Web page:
Boo Mei Lin, Anne and I continued walking around while the others went back to the hotel to rest before dinner. We came across an interesting souvenir shop, where among other things we found a wood xylophone.
And the final shot, some of Kuching’s cat statues at night. This just before dinner. That night, those of us adults who were able to (i.e. not knocked out yet) met in one of our hotel rooms for a brief sharing about our experiences from the past few days of the missions trip.
Before the meeting, I continued my verse-a-day reading through of the Bible… And came across something that God must have wanted me to read, to realize and to learn. I shared on that with the others – Anne, Uncle Alex, Aunty Swee Chan and Mei Lin – and also at the testimony in church the next week. I elaborate on that at the bottom of this post.
The next morning, Sunday, we had breakfast at the hotel (nothing great there, yet I stuffed myself and threw up due to indigestion – this is what happens when Chinese are deprived of pork-based Western breakfast meats), went to the airport and flew back to Johor (Senai airport). A church member picked us up in the church van and sent us on our way.
Me and Mei Lin reached JBBC in time for the middle of service, around 10am or so. So she shared a brief testimony. The others were meanwhile sent to their respective homes.
About a week later, most of the missions trip team shared their testimony during Sunday service. Below is the substance of mine, with the lesson that I promised earlier (the bit where I was super carsick on the way to Selangking).
I will admit that I was not particularly keen on going on a missions trip. It costs money out of my own meagre resources, it takes time in the form of leave days from work, and it involves leaving behind all the comforts of civilization that I am accustomed to. To go and immerse myself in jungle rot, parasites, death insects and primordial muck.
So why did I go on this missions trip? It would be a lie to even hint that it was for selfless and holy reasons, such as for the expansion and ministering to of God’s kingdom. Yes, that was the entire aim of the trip – but that was not the driving factor that made me decide I had to go.
Honestly? A large part was because Anne was going. If my fiancee were going to minister in Sarawak, what would she think if I opted not to? How would it reflect on me – my devotion to her, my devotion to God’s work, my selflessness and ‘manliness’ to be unable to leave the comforts of home?
Besides, it would be a good experience – my very first missions trip (really). And I logically thought, well there are kids and uncles and aunties on this missions trip – surely it can’t be that difficult or bad! In any case, I as a fit young man would NOT be the worst one off. All in all, a good and easy starter for missions trips.
And also on my mind was the thought that if I made the sacrifice to go on this missions trip ‘for God’, He would bless me in return. This was what was in my mind when I was suffering on the bumpy road to Selangking – surely God sees my great sacrifice for His kingdom’s sake!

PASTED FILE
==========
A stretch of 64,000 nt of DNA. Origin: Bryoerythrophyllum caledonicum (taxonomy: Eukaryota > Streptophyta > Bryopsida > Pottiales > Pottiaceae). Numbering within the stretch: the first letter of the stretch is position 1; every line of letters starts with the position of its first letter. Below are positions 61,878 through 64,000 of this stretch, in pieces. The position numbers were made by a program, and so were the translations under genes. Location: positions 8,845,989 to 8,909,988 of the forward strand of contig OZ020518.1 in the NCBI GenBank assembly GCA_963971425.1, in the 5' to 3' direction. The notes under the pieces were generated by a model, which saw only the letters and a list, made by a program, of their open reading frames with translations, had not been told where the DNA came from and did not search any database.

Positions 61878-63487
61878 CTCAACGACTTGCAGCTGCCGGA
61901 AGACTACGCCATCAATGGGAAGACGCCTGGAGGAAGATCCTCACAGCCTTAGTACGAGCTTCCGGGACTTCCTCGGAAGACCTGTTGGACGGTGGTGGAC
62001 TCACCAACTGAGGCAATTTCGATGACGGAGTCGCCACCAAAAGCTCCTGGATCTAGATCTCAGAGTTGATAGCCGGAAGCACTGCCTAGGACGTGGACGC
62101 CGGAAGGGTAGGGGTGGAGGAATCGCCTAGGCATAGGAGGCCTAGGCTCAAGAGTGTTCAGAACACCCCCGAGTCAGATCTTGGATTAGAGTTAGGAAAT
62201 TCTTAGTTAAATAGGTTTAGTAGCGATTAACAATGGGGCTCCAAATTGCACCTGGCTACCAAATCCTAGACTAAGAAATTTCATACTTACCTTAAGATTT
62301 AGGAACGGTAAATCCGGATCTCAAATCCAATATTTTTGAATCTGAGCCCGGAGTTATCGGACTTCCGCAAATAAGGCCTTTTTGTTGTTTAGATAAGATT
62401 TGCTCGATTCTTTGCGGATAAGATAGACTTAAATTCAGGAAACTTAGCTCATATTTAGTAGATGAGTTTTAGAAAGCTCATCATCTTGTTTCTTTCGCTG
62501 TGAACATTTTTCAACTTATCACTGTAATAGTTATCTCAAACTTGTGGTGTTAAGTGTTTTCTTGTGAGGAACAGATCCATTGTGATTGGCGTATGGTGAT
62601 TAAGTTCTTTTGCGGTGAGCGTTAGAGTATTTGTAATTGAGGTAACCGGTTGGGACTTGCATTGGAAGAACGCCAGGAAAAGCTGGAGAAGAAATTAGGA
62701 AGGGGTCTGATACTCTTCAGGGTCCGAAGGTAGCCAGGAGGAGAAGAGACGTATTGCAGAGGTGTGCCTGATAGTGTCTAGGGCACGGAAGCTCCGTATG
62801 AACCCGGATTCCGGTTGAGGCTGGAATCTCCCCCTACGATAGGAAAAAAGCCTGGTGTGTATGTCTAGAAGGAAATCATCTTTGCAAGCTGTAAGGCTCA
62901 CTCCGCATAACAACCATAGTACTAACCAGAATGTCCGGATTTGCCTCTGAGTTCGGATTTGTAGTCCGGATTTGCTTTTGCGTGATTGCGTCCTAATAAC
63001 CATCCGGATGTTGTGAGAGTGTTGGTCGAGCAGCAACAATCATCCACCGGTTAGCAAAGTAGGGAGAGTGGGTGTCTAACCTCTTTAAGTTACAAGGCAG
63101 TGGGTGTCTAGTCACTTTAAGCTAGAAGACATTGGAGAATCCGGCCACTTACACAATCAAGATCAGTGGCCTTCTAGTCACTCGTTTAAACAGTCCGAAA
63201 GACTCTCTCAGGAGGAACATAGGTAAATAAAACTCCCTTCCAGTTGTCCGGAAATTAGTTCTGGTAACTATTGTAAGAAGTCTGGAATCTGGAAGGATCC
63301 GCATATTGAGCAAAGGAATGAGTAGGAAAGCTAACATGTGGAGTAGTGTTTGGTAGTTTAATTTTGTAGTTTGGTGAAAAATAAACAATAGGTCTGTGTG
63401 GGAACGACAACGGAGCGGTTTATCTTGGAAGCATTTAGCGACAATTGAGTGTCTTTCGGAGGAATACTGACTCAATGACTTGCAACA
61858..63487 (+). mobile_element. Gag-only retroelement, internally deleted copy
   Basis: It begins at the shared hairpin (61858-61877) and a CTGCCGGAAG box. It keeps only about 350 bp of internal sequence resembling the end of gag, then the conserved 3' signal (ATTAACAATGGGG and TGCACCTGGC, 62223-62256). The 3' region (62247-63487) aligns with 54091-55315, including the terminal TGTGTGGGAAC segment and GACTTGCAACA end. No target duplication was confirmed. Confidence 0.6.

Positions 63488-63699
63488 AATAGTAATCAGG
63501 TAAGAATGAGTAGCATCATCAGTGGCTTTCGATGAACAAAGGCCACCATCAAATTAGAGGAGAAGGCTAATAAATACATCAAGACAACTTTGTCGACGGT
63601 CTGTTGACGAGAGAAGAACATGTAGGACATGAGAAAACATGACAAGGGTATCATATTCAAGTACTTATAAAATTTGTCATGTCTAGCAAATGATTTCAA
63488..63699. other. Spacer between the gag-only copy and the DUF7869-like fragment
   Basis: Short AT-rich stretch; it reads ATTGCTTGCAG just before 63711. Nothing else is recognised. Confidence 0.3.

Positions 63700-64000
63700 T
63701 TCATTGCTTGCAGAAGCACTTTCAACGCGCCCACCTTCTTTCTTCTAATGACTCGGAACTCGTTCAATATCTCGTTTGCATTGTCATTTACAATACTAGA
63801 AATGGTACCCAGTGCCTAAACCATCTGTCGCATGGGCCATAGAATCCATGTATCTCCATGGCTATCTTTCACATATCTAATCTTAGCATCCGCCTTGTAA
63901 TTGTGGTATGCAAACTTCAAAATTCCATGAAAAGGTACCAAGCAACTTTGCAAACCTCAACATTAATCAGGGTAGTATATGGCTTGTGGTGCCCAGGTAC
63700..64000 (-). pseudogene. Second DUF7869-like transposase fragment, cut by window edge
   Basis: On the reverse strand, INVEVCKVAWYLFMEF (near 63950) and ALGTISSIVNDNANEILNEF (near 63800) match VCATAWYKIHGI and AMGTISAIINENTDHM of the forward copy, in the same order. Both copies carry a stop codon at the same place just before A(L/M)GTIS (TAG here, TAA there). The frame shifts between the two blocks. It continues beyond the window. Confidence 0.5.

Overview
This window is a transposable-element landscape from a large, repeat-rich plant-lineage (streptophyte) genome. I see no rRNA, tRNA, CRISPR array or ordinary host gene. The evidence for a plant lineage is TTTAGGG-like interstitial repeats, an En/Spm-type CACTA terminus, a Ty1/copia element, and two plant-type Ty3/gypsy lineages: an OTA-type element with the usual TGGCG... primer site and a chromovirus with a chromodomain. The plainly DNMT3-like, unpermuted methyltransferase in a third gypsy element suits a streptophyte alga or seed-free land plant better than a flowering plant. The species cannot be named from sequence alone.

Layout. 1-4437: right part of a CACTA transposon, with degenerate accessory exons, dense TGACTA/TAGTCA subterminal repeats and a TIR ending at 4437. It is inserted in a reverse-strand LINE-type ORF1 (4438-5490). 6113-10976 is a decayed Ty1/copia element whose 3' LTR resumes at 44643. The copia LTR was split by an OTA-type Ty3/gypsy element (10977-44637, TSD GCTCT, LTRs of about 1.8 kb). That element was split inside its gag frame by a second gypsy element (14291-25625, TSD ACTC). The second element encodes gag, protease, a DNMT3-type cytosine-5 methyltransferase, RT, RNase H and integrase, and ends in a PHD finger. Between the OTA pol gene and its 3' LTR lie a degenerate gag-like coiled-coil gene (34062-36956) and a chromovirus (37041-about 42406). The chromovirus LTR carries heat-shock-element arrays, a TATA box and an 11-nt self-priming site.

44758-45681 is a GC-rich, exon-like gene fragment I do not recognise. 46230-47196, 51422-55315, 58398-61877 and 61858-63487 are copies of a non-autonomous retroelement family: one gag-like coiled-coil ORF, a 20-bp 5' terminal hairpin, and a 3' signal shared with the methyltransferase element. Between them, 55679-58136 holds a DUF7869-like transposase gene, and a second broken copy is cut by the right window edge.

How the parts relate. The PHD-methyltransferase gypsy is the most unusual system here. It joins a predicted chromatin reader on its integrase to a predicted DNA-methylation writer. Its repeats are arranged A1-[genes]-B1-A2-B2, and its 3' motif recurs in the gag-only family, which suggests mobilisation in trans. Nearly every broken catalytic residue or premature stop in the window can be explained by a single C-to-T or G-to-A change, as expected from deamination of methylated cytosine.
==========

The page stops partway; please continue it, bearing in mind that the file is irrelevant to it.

And doing God’s work was in there somewhere too.
So all in all, it was for rather less than totally altruistic reasons I went on the missions trip to Betong.
But the lesson I learned, as I discovered that Saturday night during the sharing in the hotel room, was that all my assumed sacrifice was not sacrificial at all.
For the Bible passage that I turned to that last night in Sarawak was Luke chapter 17;, where I was struck by what Jesus said:
“Suppose one of you had a servant plowing or looking after the sheep. Would he say to the servant when he comes in from the field, ‘Come along now and sit down to eat’? Would he not rather say, ‘Prepare my supper, get yourself ready and wait on me while I eat and drink; after that you may eat and drink’? Would he thank the servant because he did what he was told to do? So you also, when you have done everything you were told to do, should say, ‘We are unworthy servants; we have only done our duty.’“ (Luke 17 : 7-10)
What a contrast to my self-righteous, “Lord see how much you owe me” attitude! All my so-called sacrifice was not in fact a bonus gift from me to the Lord, but my very duty as a Christian!
Then the eleven disciples went to Galilee, to the mountain where Jesus had told them to go. When they saw him, they worshiped him; but some doubted. Then Jesus came to them and said, “All authority in heaven and on earth has been given to me. Therefore go and make disciples of all nations, baptizing them in the name of the Father and of the Son and of the Holy Spirit, and teaching them to obey everything I have commanded you. And surely I am with you always, to the very end of the age.” (Matthew 26 : 16-20)
“A new command I give you: Love one another. As I have loved you, so you must love one another.” (John 13 : 34)
What was I doing but my very duty to God as one of His subjects? What was I giving that was so sacrificial when everything I have – time, money, a cushy job, health, comfort, my relationship with a wonderful woman, forgiveness and salvation and life itself – were in the first place gifted to me by God at no cost?
I realized how truly much I was an unworthy servant. I asked God’s forgiveness for my wrong attitude, and was thankful even for the chance to do His will.
And that is the lesson I learnt from the missions trip, and one I wish to pass on to all who read my words here. Giving and serving for the sake of God’s kingdom is not a generosity on our part. It is not even an option.
As humble servants, our very purpose is to fulfill His commands using the resources and abilities He has so graciously blessed us with. To do anything else is to betray the one to whom we owe everything.
And that is the testimony of my missions trip to Betong and Selangking, Sarawak. I hope you’ve been blessed.